I am not a fan of Thornton Wilder's Pulitzer Prize winning drama "Our Town," about three days in the life of a small New England town at the turn of the 20th century. The Stage Left Players' season-opening production of the play marks the first time I've ever been truly entertained by it, despite the countless interpretations I've seen over the years.
Director Candace Cleland and her uniformly excellent cast haven't done anything unusual with the production. There is no stunt casting or avant garde set design. What they've done is make "Our Town" real and make it simple, the way Wilder intended it to be.
I still don't like the play-Act Three remains one of the most depressing times I've ever spent in a theatre-but the well-thought-out characterizations, intelligent directing and design-also by Cleland-made it worth the hour-long drive to the theatre from my home in Wintersville.
Courtney Stewart is luminous as the doomed Emily Webb, with her expressive face flooded with the rapidly-changing emotions of a young woman who wears her heart on her sleeve. Will Flannigan is the perfect contrast as her emotionally restrained great love, George Gibbs, letting his character's feelings come to the surface at precisely the right times.
Dave Wack is a kindly and steady guide for the audience of "Our Town" as the Stage Manager, a combination narrator, Greek chorus and bit player. Wack's nicely underplayed presentation is just right for this play about the ultimate importance of ordinary things.
Bill Finley gives one of his best performances ever as Dr. Frank Gibbs, a loving husband and father and workaholic general practitioner. Finley sounds like a real dad when he lays a low-key guilt trip on his son for young George's failure to do his chores. Jody Lewis offers a fine characterization of his wife Julia, a woman whose desire for travel and adventure never is met, but whose devotion to home and family never are in question.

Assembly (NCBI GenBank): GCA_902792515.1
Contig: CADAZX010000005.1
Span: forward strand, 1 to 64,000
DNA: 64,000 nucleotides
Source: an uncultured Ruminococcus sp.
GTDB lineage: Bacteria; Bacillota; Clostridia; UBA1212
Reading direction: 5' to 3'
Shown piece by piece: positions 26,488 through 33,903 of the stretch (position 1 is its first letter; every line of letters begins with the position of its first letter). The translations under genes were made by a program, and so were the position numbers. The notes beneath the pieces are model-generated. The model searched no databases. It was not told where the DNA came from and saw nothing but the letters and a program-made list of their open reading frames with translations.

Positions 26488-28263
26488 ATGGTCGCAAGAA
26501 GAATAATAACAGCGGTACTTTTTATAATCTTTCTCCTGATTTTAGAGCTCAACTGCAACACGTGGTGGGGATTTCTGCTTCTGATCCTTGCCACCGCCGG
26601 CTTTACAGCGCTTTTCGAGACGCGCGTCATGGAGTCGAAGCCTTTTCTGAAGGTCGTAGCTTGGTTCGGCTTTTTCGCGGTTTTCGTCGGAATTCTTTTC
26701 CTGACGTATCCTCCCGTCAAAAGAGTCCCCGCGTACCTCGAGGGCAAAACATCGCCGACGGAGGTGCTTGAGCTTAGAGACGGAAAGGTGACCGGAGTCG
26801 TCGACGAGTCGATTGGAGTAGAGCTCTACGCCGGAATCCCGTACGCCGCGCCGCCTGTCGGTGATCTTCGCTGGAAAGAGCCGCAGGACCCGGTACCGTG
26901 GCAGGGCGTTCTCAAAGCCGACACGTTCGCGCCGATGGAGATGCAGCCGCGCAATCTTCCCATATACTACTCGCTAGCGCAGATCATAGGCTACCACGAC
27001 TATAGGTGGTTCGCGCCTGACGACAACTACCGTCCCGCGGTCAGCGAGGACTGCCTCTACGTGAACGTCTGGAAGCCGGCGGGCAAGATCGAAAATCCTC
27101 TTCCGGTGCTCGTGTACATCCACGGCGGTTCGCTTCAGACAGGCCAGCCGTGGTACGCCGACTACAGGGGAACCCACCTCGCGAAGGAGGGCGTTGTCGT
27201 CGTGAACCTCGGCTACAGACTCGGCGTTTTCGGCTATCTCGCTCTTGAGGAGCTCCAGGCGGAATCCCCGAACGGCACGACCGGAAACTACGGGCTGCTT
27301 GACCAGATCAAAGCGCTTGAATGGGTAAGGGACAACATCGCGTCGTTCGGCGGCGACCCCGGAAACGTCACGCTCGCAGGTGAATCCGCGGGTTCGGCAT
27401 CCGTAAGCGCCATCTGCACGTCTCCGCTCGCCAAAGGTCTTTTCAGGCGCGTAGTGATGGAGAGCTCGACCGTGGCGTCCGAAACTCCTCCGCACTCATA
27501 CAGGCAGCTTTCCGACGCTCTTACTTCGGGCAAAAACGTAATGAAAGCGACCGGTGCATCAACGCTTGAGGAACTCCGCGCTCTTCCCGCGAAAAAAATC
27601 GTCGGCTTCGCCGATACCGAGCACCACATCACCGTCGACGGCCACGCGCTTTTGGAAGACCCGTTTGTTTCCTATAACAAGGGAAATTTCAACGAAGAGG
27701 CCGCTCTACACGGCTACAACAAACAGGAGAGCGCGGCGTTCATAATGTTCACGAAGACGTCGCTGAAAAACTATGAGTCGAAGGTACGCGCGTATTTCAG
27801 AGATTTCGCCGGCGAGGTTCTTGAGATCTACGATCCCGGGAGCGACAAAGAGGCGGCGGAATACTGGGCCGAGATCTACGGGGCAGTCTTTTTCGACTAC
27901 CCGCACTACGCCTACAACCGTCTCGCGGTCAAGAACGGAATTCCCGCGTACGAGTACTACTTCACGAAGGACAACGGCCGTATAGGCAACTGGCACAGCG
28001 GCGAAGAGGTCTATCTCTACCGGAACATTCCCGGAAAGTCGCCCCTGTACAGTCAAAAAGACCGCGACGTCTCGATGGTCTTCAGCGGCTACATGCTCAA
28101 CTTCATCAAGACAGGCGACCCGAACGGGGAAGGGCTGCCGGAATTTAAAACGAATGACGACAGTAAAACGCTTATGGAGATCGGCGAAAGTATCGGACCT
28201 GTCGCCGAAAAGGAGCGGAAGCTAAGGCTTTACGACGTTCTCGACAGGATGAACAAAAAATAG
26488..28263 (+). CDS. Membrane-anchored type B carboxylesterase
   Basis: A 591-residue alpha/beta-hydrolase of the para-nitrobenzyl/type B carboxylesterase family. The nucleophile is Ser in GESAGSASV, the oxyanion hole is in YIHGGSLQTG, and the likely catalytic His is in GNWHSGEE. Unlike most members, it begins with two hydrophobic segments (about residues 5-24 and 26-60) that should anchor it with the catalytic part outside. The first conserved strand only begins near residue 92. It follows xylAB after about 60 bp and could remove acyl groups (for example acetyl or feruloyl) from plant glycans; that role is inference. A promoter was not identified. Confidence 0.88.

Kari Lankford is excellent as Myrtle Gibbs, Emily's mother. Lankford brings an understated realism to the part, coupled with the ability to convey the character's strong and loving heart. John Diddle brings a quiet authority to the role of Charles Gibbs, editor of the local newspaper. Diddle makes all the right choices by showing us a man who is righteous without ever being self-righteous, and who can look at his own faults with self-deprecating humor.
Rosie Bresson is impressive as George's imaginative younger sister, Rebecca. Her lovely face and speaking voice say much more about a young girl's yearning to understand the universe than the sparse dialogue she is given. Roc Worth also does a lot with almost no dialogue as Emily's kid brother, Wally. (Worth plays Wally on Saturdays, with Sam Powell playing him on Sundays.)
The cast is full of first-rate character actors who know how to convey more with a few words or subtle gestures than less talented thespians. Because props and scenery are used so sparingly in this play, that ability is even more important than in more conventional stories.
Bud Powell is thoroughly likable as milkman Howie Newsome. Patti L'Italian is lovably cheerful as the always optimistic Mrs. Soames. James Reed ts frightening as the depressed, alcoholic church organist, Simon Stimson. Nathan Kuhns applies a gently humorous touch to the character of Professor Willard. Vince Ward is a solid presence as Constable Warren.
Abby Stoddard is highly credible as Mariah Powell, the undertaker's wife. Rachel Craig delivers her lines intelligently as Emily Gibbs' cousin, Caroline Bennett, but she needs to make more eye contact with Stoddard's character instead of looking out at the audience. The same may be said for Mikayla Shulas' in her interactions with Constable Warren. Andrew Letscher gives both eye contact and intelligent interpretation of lines as Shulas' older brother, Joe Crowell.
Kaitlyn Gorby as Sarah, Daniel Huston as Thomas, Sandy Huston as Mrs. Crowell, Logan Moff as Eleanor, Jen Powell as an audience member with strong opinions, Georgia Smith as Trudy and Sidni Worth as Nancy all acquit themselves in a fine manner in brief appearances.
"Our Town" will be presented again on Saturdays, Sept. 24 and Oct. 1 at 7 p.m. and Sundays, Sep. 25 and Oct. 2 at 2 p.m. at the Stage Left Players' Trinity Playhouse in Lisbon. Call for reservations at 330-831-7249.
I recommend "Our Town" for all but the youngest audience members. Parents should be cautioned that, while the language and situations are family-friendly, the script also includes much speculation about death and the afterlife.
Guest reviewer Charles Calabrese, a resident of Wintersville, Ohio, has been writing performing arts reviews for print and broadcast for more than 30 years.